# Defining functions with integrals

Is it okay to have a function $f(x)$ defined by $$f(x)=\int_0^x{x^2-x\,dx}\,?$$ If so, what would $f'(x)$ be?

I've seen many questions like these on my math competitions (they give functions defined by integrals and both the limits of the integral and the integrand contain the same variable, as in the example above) and it seems like they do have a/n (numerical) answer, and they accept the answer as correct, although people are able to dispute why it shouldn't be okay to have such function.

• just another nitpicky remark, $\int f(x) - g(x)\,dx$ should be denoted as $\int (f(x)-g(x))\,dx$ simply for the sake of clarity. Most people will understand your intent, however it's best to be as clear as possible. – Dando18 Jul 15 '17 at 6:04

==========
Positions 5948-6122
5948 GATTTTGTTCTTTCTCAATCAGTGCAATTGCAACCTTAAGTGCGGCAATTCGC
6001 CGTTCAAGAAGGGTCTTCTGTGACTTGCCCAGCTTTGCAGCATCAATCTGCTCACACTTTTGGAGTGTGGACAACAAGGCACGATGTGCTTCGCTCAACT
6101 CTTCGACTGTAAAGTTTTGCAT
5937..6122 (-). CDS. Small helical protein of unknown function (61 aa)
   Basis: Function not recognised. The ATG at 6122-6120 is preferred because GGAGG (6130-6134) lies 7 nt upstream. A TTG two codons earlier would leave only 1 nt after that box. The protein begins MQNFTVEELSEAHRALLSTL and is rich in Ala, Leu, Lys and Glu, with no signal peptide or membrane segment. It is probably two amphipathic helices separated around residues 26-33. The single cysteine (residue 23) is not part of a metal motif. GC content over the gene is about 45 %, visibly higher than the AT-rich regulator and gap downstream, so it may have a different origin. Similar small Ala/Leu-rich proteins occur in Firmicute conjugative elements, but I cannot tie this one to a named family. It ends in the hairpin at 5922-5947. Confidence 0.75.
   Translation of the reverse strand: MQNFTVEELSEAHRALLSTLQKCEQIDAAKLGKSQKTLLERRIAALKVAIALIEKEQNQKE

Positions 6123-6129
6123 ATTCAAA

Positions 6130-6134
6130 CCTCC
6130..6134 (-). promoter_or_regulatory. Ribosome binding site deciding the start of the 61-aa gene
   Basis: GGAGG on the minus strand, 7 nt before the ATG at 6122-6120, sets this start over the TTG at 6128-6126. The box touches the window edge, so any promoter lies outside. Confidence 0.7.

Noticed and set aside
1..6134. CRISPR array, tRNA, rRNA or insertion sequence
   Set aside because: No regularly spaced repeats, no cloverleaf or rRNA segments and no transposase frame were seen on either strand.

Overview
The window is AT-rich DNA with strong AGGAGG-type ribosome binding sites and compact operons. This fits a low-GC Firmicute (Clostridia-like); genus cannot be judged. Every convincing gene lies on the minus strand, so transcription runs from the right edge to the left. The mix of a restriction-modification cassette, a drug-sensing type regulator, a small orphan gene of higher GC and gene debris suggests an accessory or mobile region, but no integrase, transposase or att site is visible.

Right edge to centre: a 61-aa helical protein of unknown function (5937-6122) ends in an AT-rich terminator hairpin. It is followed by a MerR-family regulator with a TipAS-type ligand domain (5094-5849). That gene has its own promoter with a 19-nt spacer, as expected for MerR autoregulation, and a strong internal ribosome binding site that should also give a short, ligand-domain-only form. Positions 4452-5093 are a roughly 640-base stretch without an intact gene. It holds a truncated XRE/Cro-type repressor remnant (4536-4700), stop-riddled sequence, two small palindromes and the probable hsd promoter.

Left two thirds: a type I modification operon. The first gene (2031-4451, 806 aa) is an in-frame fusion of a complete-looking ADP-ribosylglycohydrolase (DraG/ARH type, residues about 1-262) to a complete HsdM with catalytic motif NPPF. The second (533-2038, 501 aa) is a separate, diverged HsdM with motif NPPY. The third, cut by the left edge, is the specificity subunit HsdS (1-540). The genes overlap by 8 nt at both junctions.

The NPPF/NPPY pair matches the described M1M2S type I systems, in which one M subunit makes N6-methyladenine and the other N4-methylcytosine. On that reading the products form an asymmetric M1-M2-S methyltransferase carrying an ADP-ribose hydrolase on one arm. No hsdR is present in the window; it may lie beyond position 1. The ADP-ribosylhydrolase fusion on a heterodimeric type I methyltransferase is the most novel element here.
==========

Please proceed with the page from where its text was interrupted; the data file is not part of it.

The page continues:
• @Dando18: I never understood that particular nitpicking point on clarity. What could it possibly mean other than that that writing parentheses would "clarify" it? – Mehrdad Jul 15 '17 at 8:29
• @Mehrdad: Playing devil's advocate... we spend a lot of time training our spatial recognition to automatically parse arithmetic expressions, and we spend a lot of time training ourselves to read parentheses as delimiters. We spend comparatively little time training ourselves to read $\int \ldots \mathrm{d}x$ as delimiters. $\int f(x) - g(x) \, dx$ is simply harder to read than $\int(f(x) - g(x)) \, dx$, since it conflicts with our training. That the intent is unambiguous doesn't change that fact. – Hurkyl Jul 15 '17 at 9:08